In America today, we see too many scenarios in which individuals or groups are citing their “rights” to do particular things or have access to particular programs or processes under the guise of citizenship, yet they are not legal citizens of the United States of America.  In effect, they have not executed the contract for claiming their rights because they have not completed the necessary legal requirements to be citizens.  At the very least, they have no rights as citizens under the laws of this country. At the same time, by virtue of their presence here in this country, they are bound by the laws of the country which is a prerequisite for their temporary presence or visa. Are they deserving of humane treatment?  Yes, that goes without saying as it is a fundamental premise of our American fabric that we treat people humanely.  But, in a contractual sense, in the eyes of the law, and under the premise of our Founding Fathers and their guiding documents, these individuals have no rights relative to those granted with citizenship.  In order to obtain those rights, they must first meet the eligibility for citizenship and make the commitment that comes with it. They must agree to a binding contract to achieve their “rights” as Americans.  To do anything less violates that which the legal citizens of America have committed to and upheld.

 

We hear far too much talk about “rights” and far too little talk about “accountability”.  When we enter into an agreement, we become accountable for those actions spelled out within the context of the agreement.  When we mortgage a home, we take a gamble, a gamble that says that I am betting that the money I put into paying for this home will be returned to me in the form of an equity on my investment somewhere down the road when I decide to sell it.  That agreement which we sign commits us to the mortgage and the debt that goes with it.  It makes us accountable for it.  It does not in any shape or form guarantee us the “right” to earn equity or to be protected from loss per chance that the housing market falls apart and values decrease.  That is the part that we call the “gamble” and for that we are the ones who are accountable…not the bank, not the seller, not the realtor…us, the buyer.  When that value heads into red ink and our payment remains the same, we are still accountable for the debt. Many feel that at that point it is their “right” to up and walk away even though they can still afford the mortgage payment.  Things have not gone as expected; therefore it is my right to walk away.  What a shame that we think that we are so clear on our rights in this case and yet not cognizant of our accountability.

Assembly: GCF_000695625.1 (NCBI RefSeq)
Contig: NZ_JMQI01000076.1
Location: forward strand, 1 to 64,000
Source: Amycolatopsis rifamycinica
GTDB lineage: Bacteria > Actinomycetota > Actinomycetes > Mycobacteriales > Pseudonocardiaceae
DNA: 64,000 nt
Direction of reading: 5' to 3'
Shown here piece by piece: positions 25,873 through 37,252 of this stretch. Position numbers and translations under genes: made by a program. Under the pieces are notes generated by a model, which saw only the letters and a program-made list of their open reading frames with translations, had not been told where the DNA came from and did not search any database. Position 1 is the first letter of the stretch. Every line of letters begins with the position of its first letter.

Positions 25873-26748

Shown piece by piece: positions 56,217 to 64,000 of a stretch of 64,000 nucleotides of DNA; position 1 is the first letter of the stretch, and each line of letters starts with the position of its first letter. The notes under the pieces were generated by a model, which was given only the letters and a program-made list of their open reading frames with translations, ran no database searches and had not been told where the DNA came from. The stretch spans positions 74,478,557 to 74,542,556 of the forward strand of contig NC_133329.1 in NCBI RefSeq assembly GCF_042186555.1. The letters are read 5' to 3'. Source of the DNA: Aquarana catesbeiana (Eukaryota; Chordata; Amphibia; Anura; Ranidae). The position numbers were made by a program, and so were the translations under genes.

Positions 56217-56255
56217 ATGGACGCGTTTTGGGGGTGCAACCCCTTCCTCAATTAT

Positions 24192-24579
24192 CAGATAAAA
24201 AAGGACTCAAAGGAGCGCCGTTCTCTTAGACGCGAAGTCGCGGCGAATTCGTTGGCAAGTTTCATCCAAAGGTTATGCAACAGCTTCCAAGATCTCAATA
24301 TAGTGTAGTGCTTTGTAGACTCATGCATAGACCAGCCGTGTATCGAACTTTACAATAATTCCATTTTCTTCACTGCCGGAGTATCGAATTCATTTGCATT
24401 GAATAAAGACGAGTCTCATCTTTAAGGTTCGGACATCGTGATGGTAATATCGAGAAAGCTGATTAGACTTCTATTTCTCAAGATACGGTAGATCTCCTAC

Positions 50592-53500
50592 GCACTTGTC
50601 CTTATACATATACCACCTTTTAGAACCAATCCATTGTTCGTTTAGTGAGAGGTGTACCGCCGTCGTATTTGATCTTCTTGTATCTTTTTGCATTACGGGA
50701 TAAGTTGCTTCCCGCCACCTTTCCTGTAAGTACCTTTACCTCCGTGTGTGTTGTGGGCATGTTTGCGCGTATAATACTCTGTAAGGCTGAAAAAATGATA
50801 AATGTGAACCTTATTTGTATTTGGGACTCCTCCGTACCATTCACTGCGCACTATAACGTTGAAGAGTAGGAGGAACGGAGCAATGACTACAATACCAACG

Much of what is wrong with America today as a society stems from what I have talked about here.  We have become a society that expects immediate gratification and to have a chicken in every pot we own when we want it.  We have become a society that expects government to shield us against our losses when we make poor choices.  We want the government to bail us out and give us another chance.  We want the debt to be forgotten because it would be too great a deed for us to live up to what was initially promised by us when we made the contract.  We were not fooled or lied to in the process.  We gambled and lost.  When that happens, you suck it up and you take your medicine. Instead, America has become a country overflowing with “quitters” who throw in the towel at the first sign of disappointment and scream for their rights while remaining totally silent with regard to their accountability.  What a shameful thing we have become when we had so many great examples of honesty and hard work preceding us in this country.  What a shame.